Opinion: Why the fight for Waspi pension justice is far from over

The lack of sympathy toward Waspi women is not surprising. Society continues to undervalue the work that women do and takes their contribution for granted

WASPI women at parliament

By UNISON’s senior national equality officer Josie Irwin

A whole generation of women has been badly let down by politicians.

Changes to pension law in 1995 and 2011 delayed the state pension age for 1950s-born women by up to six years. Many received information about the change with just one year’s notice. Some received no notification. An estimated 3.8 million women waited up to six years longer to receive the state pension.

Last Thursday (23 March), the Parliamentary and Health Service Ombudsman reported that the Department of Work and Pensions had failed to communicate the changes adequately and recommended that Parliament should make things right by providing compensation of amounts between £1,000 and £2,900.

Is £3,000 enough? It seems a paltry sum given the dire financial straits that many of these women are in through no fault of their own. They were caught by surprise, their plans for retirement thrown into disarray with no time for them to make alternative arrangements.

Denied their state pension at age 60, some were forced to look for work again to make ends meet, but struggled to get jobs because of their age, physical or mental health issues, or because they had caring commitments. Others had to dig into the savings they had intended to use to ensure their retirement was comfortable.

Women who were in low-paid jobs – cleaners, teaching assistants, school administrators, cooks and catering staff, nurses and receptionists, or took time out to care for children – have been particularly badly affected.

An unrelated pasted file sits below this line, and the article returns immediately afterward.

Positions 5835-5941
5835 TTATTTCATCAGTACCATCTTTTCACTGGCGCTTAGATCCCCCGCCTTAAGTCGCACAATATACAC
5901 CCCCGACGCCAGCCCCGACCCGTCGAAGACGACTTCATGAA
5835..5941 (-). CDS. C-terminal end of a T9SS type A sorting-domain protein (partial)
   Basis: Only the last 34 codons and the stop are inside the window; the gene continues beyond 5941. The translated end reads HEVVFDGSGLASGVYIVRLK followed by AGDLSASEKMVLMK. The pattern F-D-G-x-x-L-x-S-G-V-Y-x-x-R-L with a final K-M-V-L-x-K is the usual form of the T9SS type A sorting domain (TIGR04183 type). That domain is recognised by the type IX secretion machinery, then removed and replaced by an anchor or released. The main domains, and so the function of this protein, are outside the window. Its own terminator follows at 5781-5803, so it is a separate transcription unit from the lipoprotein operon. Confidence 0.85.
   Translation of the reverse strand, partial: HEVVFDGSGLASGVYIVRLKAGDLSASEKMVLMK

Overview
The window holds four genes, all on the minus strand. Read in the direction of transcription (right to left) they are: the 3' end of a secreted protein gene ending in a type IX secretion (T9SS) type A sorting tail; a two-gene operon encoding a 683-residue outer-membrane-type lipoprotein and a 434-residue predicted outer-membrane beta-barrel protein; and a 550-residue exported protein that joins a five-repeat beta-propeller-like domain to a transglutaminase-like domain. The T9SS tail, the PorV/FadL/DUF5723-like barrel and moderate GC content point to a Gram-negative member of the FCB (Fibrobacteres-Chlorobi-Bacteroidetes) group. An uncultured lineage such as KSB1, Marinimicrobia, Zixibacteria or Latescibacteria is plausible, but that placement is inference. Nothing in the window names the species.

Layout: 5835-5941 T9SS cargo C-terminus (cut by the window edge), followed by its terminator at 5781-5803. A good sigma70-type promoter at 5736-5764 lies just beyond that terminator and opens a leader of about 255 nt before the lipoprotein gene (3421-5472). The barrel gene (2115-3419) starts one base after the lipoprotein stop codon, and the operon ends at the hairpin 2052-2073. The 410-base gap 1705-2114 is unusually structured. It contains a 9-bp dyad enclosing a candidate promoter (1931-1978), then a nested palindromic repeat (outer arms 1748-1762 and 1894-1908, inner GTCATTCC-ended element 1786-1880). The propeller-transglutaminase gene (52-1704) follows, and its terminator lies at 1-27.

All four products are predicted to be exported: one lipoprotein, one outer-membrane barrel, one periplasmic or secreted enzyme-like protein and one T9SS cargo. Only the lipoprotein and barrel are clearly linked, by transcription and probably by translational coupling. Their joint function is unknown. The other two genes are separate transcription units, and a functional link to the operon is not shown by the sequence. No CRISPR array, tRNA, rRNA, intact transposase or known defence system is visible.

Financial hardship has been made so much worse by the cost of living crisis, compelling some women to choose between buying food or paying for heating. Some have had to sell their homes to survive and have endured appalling poverty.

UNISON was the first union to support the cause of pension justice for 1950s-born women and is supporting thousands of women with individual claims for compensation as well as campaigning alongside women in the Waspi campaign for justice and lobbying parliamentarians.

Despite the damning ombudsman’s report, Waspiwomen still face hurdles however. So far, neither the Conservatives nor Labour have committed to paying the compensation.

Additionally, some print and social media commentators are questioning whether “these women have really been so hard done by?” They infer that, “as women have greater life expectancy than men and typically collect the state pension for longer”, they shouldn’t receive compensation.

Others talk about “the gold-plated final salary pensions” many will have been able to draw on. They mention welfare benefits that those who were unable to work would have been able to draw on.

Some financial experts – mainly but not exclusively male – are condescending, stating that the Waspi women should have known about the change, with an unspoken question being: ‘How could they have been so stupid?’ There is also a hint that the Waspi women are ‘greedy’ for wanting compensation that could run into billions.

This is despite the ombudsman highlighting that the Department of Work and Pensions failed to act on its own survey findings from around 2004, which showed that 1950s-born women still thought they would receive their state pension at 60.

The lack of sympathy toward the Waspi women and hostility from some quarters is shocking but not surprising. Society continues to undervalue the work that women do and takes their contribution for granted.

Our campaign is far from over. UNISON supports Waspi’s call for an urgent vote in Parliament on compensation. We will continue to speak out, about both the failure to communicate the change and the resulting hardship for so many women. 1950s women need swift action, not more excuses.